Shaun Livingston drove through the right lane, spun to his left and threw down a reverse dunk.
It was February 2014, and Livingston — then the Brooklyn Nets’ part-time starter at point guard — was seven years removed from one of the most gruesome knee injuries in professional sports history. Jason Kidd, head coach of the Nets at the time, recently recalled thinking in that moment, “What if Shaun had never gotten hurt? Could he have been one of the greatest of all time?”
There were days, early in his recovery process, when such hypotheticals tormented Livingston. But eight teams, nearly 800 games and three NBA titles later, Livingston prefers to focus on the positive. In bucking the odds to find his niche as an essential role player for the Warriors, he came to embody the principles of perseverance, professionalism and adaptability.In little more than a week, Livingston will begin what figures to be his final playoffs. Only $2 million of the $7.7 million stipulated in his contract next season is guaranteed. The Warriors, already deep into the luxury tax, are unlikely to absorb that $5.7 million hit for a 33-year-old guard with nagging knee pain.
Livingston isn’t necessarily interested in signing a one-year deal with another team. Oakland, where he bought his first house in the summer of 2016, has come to feel like home. It’s where he married his wife, Joanna, and is raising their daughters, 2-year-old Tyler and 1-month-old Jonah.
“I feel like the grandpa that has the family and is trying to see his kids grow up,” Livingston said recently. “I’m not that fricking old, but it’s more just like, I’ve been able to accomplish some pretty cool things. I reached my goal, as far as making it back into the league and obviously being a part of a championship team. I was super fortunate.”Long a perfectionist, Livingston has been disappointed by his production this season. His achy left knee — the lingering reminder of an injury so severe that doctors briefly considered amputating his leg — is a big reason he has missed 16 games. Although he is shooting 51.2 percent from the field, Livingston’s points (4.1) and assists (1.8) per game are down from last season (5.5 and 2.0).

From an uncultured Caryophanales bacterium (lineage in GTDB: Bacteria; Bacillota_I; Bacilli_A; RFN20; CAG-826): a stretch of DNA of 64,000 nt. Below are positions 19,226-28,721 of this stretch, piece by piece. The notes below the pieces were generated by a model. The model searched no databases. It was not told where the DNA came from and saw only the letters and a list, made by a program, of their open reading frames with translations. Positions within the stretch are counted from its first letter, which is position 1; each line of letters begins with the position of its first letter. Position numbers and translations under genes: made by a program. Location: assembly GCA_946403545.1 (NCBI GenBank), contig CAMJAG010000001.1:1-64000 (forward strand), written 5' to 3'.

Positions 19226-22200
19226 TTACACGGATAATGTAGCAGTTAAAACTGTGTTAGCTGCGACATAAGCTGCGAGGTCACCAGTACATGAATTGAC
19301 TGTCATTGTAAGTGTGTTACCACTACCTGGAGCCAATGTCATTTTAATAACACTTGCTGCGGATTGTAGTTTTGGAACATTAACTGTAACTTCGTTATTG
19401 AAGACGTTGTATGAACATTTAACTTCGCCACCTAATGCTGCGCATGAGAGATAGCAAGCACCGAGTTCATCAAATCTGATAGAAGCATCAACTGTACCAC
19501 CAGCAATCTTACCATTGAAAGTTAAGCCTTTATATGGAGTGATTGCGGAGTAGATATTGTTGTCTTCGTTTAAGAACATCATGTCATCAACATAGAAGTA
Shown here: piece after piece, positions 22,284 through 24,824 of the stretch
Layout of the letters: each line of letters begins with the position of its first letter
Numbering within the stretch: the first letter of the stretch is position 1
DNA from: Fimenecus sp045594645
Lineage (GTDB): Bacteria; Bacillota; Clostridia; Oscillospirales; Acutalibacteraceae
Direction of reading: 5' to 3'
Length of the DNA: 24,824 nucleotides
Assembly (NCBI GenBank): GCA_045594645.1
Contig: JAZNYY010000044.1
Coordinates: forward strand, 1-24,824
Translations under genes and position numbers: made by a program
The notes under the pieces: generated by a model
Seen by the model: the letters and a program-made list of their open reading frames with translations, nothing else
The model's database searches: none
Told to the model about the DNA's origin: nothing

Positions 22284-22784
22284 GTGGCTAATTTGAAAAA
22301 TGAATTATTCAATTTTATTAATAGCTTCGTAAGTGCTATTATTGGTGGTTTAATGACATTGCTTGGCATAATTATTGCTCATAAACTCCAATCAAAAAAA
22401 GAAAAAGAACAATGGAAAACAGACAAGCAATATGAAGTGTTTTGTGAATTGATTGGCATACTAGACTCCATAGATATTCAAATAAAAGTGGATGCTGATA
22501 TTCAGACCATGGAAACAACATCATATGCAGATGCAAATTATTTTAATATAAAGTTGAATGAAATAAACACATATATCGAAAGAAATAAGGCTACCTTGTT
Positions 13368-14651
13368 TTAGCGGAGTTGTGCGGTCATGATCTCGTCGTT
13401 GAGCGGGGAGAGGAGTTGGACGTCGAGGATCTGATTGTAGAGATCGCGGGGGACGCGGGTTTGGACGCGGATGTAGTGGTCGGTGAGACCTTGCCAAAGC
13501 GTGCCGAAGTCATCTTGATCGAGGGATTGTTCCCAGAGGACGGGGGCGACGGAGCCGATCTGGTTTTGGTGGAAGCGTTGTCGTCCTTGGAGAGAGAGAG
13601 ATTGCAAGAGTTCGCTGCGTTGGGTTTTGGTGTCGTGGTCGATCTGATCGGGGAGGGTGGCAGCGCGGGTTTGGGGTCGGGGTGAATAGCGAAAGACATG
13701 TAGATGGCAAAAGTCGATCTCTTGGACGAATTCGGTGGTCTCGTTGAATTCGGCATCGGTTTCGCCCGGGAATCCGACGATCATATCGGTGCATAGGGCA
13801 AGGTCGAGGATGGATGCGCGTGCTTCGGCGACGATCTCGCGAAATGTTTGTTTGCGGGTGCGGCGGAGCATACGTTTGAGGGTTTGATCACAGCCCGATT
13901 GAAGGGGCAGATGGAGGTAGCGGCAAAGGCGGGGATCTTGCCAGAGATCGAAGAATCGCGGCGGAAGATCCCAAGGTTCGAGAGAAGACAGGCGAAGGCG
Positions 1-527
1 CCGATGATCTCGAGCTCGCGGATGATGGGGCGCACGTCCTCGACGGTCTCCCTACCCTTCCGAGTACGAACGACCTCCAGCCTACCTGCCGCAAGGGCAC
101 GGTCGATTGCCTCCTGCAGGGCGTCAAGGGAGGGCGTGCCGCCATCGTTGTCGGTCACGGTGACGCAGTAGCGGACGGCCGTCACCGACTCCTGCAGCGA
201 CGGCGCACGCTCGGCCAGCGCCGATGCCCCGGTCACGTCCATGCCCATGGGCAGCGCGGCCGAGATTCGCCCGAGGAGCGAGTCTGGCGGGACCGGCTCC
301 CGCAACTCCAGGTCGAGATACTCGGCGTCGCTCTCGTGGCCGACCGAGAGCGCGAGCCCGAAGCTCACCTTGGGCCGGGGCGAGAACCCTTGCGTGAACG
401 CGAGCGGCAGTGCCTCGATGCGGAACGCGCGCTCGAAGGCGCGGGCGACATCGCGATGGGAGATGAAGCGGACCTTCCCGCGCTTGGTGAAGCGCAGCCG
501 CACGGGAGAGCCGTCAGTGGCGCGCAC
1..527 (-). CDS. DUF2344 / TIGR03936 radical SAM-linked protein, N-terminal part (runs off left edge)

For Livingston to log 15.3 minutes per game, he requires help from the Warriors’ training staff. Livingston’s pregame routine involves a rotation of ice and a heat pad on his left knee, leg stretches and muscle-building exercises.Still, he often finds his knee swelling at halftime. The dull pain, off and on for 12 years, began to worsen noticeably last season.
“The handwriting was on the wall,” Livingston said. “I’m not going to feel like I’m 21 again when I’m 33. Over the last couple of years, it’s started to feel like the clock is ticking. As far as feeling like I’m at my peak, I don’t have those days as much.”
Added Warriors head coach Steve Kerr: “Sometimes I look at Shaun, and I just chuckle and go, ‘You think it hurts now? Wait about 20 years.’”
Livingston called this stage of his career “house money.” Because for more than a half-decade after he tore three of the four ligaments in his left knee on a layup attempt in February 2007, he questioned whether he’d stick in the NBA.
After missing the 2007-08 season to relearn how to walk, Livingston became a basketball nomad, ping-ponging through eight teams in six years. His stops included a two-year contract with the Heat that lasted three months and a total of 41 minutes on the court; a three-week post with Oklahoma City’s NBA Development League (now G League) affiliate in Tulsa; and two 10-day contracts with Washington.
Livingston’s breakthrough came in July 2013 when, after averaging 7.2 points and 3.6 assists in 49 games with Cleveland, he signed a one-year, veteran-minimum deal with the Nets. Kidd, mere months removed from playing his final NBA game, saw Livingston as the ideal backup for Deron Williams.
On a team boasting Williams, Joe Johnson, Brook Lopez, Paul Pierce and a well-past-his-prime Kevin Garnett, Livingston got a much-needed opportunity to boost his market value in nationally televised games. Kidd so prized Livingston’s basketball IQ, crafty offense and stabilizing presence that he moved Livingston into the starting lineup alongside Williams midway through the season — a move that stuck through the playoffs.The following July, when Livingston signed a three-year deal with the Warriors, he became the 33rd player in NBA history to appear on the rosters of at least nine teams. To this day, he believes that he might not have found his footing in the league if not for Kidd taking a chance on him.